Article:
Top Minnesota child care investigator on paid leave for more than 2 months

More than two months after being forced off the job, Minnesota’s top investigator of child care fraud remains in limbo – and she’s still getting paid.

Inspector General Carolyn Ham has been on paid leave since March 18, when the state Department of Human Services started investigating what a spokeswoman would only refer to as an “active complaint” against Ham. The move came days after an audit revealed dysfunction within Ham’s investigative unit and an unknown amount of fraud in the state’s child care assistance program.

Ham has previously said the accusations against her are “completely without merit.” She currently makes $132,880 a year, a DHS spokeswoman said.

Meanwhile, when Gov. Tim Walz signs the state budget into law starting Thursday, Ham’s former unit will get new funding and responsibilities to root out fraud.

The health and human services funding bill passed by state lawmakers Saturday provides $5 million to buy a tracking system while hiring new analysts, investigators and inspectors. About $1.3 million of that will be funneled into Ham’s former unit, DHS’s Office of Inspector General. 

The state’s nonpartisan legislative auditor had recommended separating the investigative unit from DHS, the agency whose programs it oversees. Lawmakers declined to do so.

Senate Majority Leader Paul Gazelka said he was pleased with the overall budget but disappointed that the inspector general’s office was staying put.

“We felt that it should be moved out,” Gazelka, R-Nisswa, said in an interview. “We’ll continue to work on that. We think that’s a reform that should happen.”

Several policy changes are aimed at cracking down on child care centers that produce fake attendance records and count phantom kids as program participants. Under the budget, Minnesota will increase reporting requirements and lower the threshold to kick a child care provider out of the assistance program.

State Rep. Dave Pinto, who helped guide the measures through the House, said they would increase accountability.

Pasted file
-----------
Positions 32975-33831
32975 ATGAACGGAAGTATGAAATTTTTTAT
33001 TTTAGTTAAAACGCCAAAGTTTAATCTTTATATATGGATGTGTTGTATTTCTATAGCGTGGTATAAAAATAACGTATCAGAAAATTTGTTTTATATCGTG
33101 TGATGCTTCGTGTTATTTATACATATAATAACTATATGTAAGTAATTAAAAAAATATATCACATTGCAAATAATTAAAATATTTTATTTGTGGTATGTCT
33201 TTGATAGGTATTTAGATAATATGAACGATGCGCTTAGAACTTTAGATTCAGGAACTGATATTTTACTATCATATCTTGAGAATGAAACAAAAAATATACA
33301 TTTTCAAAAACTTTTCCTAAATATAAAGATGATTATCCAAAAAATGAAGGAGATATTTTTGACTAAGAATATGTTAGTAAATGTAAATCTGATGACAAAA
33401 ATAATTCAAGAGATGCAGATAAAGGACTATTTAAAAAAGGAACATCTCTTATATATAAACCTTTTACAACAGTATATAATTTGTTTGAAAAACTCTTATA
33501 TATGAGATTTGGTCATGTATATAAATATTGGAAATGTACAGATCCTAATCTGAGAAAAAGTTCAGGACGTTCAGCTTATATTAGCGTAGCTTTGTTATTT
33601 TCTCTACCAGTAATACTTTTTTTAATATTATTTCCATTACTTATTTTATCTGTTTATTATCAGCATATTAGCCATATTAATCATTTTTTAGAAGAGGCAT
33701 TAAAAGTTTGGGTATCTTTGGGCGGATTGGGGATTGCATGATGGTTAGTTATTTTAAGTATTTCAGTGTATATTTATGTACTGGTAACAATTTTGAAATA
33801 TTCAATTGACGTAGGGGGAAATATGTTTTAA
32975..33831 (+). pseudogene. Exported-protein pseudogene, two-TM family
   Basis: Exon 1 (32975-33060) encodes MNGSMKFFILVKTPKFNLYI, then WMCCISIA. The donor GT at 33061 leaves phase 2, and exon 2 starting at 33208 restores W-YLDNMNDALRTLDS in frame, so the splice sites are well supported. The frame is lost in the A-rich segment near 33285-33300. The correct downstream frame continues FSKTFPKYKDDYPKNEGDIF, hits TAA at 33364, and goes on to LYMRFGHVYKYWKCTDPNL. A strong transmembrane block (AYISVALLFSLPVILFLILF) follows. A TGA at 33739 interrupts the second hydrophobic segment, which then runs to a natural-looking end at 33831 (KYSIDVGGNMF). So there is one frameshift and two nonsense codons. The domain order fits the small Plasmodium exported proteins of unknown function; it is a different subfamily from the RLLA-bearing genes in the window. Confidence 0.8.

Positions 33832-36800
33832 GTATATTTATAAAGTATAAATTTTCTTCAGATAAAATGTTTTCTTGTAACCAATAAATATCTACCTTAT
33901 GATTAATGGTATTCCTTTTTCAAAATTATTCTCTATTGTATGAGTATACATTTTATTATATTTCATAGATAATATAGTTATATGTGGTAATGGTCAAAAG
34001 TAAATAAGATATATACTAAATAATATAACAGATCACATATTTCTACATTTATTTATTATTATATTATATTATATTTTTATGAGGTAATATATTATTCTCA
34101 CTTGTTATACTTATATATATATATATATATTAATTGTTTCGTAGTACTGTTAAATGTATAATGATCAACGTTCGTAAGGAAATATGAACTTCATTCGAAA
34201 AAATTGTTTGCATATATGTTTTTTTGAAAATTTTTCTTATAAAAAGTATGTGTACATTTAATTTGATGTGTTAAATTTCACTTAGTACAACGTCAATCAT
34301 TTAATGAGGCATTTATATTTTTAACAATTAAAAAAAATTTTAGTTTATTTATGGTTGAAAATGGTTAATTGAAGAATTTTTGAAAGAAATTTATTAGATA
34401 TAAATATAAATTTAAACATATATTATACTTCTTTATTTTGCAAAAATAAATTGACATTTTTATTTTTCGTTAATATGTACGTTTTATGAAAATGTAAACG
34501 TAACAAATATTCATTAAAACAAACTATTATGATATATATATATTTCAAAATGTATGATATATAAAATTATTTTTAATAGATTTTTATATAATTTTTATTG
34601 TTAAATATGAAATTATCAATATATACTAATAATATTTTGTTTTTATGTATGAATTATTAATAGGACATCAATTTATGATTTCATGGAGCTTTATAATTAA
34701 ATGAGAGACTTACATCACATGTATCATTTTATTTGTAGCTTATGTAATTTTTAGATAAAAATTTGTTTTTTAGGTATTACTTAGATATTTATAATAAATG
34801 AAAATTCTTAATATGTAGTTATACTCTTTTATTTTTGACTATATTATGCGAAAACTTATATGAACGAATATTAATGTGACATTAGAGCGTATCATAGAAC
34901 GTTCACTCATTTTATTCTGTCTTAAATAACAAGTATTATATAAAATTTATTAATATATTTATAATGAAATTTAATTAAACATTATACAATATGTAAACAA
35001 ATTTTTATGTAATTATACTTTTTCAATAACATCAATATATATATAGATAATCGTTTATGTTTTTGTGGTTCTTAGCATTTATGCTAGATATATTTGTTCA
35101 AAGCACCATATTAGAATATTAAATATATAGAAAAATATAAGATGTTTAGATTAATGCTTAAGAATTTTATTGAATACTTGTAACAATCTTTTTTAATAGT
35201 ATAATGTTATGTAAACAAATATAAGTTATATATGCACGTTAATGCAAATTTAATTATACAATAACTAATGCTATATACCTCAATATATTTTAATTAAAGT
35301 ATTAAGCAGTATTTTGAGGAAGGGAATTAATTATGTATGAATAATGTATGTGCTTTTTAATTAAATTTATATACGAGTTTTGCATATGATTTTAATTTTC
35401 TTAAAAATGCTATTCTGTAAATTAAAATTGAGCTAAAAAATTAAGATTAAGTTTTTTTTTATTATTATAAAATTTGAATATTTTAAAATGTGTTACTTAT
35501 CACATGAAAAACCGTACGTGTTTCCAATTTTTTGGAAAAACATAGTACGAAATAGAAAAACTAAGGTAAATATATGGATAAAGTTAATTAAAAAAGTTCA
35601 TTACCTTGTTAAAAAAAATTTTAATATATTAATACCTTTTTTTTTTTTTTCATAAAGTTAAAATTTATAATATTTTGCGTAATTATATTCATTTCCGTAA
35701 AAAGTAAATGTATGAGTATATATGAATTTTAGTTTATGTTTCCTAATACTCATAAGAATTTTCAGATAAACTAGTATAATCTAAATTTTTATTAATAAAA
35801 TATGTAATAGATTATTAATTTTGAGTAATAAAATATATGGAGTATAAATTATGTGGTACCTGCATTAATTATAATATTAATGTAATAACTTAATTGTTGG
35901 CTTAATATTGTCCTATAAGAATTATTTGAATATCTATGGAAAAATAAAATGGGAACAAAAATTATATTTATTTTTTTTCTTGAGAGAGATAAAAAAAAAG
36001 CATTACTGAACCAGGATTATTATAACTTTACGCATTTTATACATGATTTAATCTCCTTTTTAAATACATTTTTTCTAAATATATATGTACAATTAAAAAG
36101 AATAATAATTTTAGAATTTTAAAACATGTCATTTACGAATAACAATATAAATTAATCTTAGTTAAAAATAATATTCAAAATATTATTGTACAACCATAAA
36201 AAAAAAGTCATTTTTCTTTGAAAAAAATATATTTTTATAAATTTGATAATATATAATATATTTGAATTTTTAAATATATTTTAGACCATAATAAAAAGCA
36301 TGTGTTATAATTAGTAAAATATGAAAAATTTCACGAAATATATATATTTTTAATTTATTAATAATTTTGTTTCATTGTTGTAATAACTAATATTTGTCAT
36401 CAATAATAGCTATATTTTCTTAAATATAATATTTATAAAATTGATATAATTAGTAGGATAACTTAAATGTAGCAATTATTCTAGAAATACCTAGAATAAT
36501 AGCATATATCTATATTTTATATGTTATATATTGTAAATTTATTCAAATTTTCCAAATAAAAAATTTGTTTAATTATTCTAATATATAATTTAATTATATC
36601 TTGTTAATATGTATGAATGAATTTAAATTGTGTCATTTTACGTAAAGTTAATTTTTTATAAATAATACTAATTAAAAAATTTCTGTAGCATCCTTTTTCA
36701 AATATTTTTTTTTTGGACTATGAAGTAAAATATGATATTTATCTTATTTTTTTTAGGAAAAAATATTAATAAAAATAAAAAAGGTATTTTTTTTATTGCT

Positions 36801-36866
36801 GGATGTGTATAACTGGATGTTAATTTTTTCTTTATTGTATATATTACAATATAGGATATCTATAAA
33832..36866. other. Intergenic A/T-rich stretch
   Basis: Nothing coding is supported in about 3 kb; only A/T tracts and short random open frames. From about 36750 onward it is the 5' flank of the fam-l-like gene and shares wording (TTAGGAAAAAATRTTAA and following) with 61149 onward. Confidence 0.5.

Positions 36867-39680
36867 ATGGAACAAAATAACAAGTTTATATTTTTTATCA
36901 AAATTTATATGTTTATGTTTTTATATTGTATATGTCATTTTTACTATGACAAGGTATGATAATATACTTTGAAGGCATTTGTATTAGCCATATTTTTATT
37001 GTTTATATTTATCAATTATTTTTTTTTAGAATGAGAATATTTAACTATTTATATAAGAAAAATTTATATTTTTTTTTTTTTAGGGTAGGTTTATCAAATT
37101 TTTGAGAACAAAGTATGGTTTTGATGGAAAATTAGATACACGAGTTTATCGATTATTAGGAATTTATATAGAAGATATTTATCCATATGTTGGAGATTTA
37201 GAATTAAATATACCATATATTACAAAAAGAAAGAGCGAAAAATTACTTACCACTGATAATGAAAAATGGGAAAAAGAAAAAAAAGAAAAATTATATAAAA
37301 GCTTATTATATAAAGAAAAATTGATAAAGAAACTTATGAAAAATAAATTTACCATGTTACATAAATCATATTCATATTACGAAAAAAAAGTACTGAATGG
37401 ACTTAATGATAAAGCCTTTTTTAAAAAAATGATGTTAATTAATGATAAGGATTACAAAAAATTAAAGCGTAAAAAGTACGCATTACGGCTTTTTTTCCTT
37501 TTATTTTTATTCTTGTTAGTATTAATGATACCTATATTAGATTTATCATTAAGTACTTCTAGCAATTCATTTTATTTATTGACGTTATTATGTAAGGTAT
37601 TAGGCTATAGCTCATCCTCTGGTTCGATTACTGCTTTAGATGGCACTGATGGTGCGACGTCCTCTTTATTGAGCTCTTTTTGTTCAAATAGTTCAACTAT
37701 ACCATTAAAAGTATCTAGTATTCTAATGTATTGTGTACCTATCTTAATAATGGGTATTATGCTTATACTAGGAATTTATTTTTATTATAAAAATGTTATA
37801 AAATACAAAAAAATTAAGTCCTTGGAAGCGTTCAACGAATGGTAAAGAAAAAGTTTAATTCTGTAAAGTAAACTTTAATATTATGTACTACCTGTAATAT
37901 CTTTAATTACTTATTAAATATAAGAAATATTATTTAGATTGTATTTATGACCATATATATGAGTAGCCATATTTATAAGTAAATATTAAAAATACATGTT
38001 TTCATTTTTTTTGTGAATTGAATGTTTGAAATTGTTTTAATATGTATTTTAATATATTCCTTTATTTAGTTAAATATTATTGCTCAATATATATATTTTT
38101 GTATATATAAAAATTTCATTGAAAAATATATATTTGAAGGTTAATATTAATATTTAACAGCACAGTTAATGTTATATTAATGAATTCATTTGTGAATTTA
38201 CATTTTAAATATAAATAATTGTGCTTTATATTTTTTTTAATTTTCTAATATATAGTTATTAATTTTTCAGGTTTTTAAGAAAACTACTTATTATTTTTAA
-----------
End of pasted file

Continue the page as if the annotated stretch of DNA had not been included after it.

“There’s a whole bunch of provisions included in the bill that should have major impact,” said Pinto, DFL-St. Paul.

Walz and House Democrats had sought to impose cultural sensitivity and implicit bias training on DHS staffers who work with the child care assistance program. Some of the providers under scrutiny have been Somali.

But the training requirements are not in the final bill.

Nearly 1,700 Minnesota children are on a waiting list to get into the child care assistance program. Pinto said because Senate Republicans opposed significant new funding, the waiting list would remain.

“I certainly would hope this would help a bit with the waiting list. But our House bill, in addition to these proposals, we also had significant funding that was going to reduce that waiting list. Unfortunately very little of that made it through negotiations with the Senate,” Pinto said in an interview. “I’m afraid there will still be a significant waiting list.”

Senate Republicans had initially sought to eliminate the entire program, but backed down late in the legislative session.

“We said if there’s not going to be changes, we don’t want the program,” Gazelka said. “But in the end, the governor leaned in with us and said, ‘Let’s do something about it.’”

Walz is scheduled to sign a portion of the budget into law Thursday afternoon, and will sign remaining pieces by Friday, a spokesman said.

The legislative auditor found “serious rifts” in the DHS inspector general’s office, raising concerns that Ham was not speaking with investigators and they did not trust her. 

DHS Deputy Commissioner Chuck Johnson remains in charge of the inspector general’s office, a spokeswoman for the agency said Wednesday.